The detention of Imran Khan is meant to harass critics of US drone attacks, writes Glenn Greenwald.india Updated: Oct 29, 2012 22:35 IST
Imran Khan is, according to numerous polls, the most popular politician in Pakistan and may very well be that country’s next prime minister. He is also a vehement critic of US drone attacks on his country, vowing to order them shot down if he is prime minister and leading an anti-drone protest march last month.
On Saturday, Khan boarded a flight from Canada to New York in order to appear at a fundraising lunch and other events. But before the flight could take off, US immigration officials removed him from the plane and detained him for two hours, causing him to miss the flight. On Twitter, Khan reported that he was “interrogated on [his] views on drones” and then added: “My stance is known. Drone attacks must stop.” He then defiantly noted: “Missed flight and sad to miss the fundraising lunch in NY but nothing will change my stance.”
The State Department acknowledged Khan’s detention and said: “The issue was resolved. Khan is welcome in the United States.” Customs and immigration officials refused to comment except to note that “our dual mission is to facilitate travel in the US while we secure our borders, our people, and our visitors from those that would do us harm like terrorists and terrorist weapons, criminals, and contraband,” and added that the burden is on the visitor “to demonstrate that they are admissible” and “the applicant must overcome all grounds of inadmissibility.”
There are several obvious points raised by this episode. Strictly on pragmatic grounds, it seems quite ill-advised to subject the most popular leader in Pakistan — the potential next prime minister — to trivial, vindictive humiliations of this sort. It is also a breach of the most basic diplomatic protocol: just imagine the outrage if a US politician were removed from a plane by Pakistani officials in order to be questioned about their publicly expressed political views. And harassing prominent critics of US policy is hardly likely to dilute anti-US animosity; the exact opposite is far more likely to occur.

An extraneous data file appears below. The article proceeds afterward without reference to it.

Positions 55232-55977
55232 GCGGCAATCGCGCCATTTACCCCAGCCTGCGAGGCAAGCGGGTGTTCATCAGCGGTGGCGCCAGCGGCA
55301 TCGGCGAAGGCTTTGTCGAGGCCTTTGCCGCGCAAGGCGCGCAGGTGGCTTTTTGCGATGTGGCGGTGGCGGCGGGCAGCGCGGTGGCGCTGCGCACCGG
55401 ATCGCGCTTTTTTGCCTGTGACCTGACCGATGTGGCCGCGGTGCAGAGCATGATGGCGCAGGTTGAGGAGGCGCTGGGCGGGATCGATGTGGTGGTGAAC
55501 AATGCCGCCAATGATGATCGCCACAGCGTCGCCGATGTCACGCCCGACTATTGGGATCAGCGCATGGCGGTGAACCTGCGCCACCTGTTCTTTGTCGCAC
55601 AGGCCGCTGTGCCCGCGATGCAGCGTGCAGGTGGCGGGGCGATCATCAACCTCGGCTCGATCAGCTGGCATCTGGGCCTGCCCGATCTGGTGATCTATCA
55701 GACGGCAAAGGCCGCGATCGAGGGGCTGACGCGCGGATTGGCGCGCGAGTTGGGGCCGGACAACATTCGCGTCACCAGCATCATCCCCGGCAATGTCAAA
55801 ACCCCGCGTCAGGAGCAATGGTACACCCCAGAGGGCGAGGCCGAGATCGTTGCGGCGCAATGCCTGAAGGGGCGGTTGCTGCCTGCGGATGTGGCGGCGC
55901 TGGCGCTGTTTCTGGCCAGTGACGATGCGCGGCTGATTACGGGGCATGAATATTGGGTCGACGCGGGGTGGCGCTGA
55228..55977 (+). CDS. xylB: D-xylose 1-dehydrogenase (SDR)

But the most important point here is that Khan’s detention is part of a clear trend by the Obama administration to harass and intimidate critics of its drone attacks.
Last May, I wrote about the amazing case of Muhammad Danish Qasim, a Pakistani student who produced a short film entitled The Other Side, which “revolves around the idea of assessing social, psychological and economical effects of drones on the people in tribal areas of Pakistan.” Qasim, chosen as the winner of the Audience Award for Best International Film at the 2012 National Film Festival For Talented Youth, was barred from making any appearances in the US.
The month prior, Shahzad Akbar — a Pakistani lawyer who represents drone victims in lawsuits against the US and the co-founder of the Pakistani human rights organisation, Foundation for Fundamental Rights, was denied a visa. The US is eager to impose a price for effectively challenging its policies and to prevent the public — the domestic public, that is — from hearing critics with first-hand knowledge of the impact of those policies.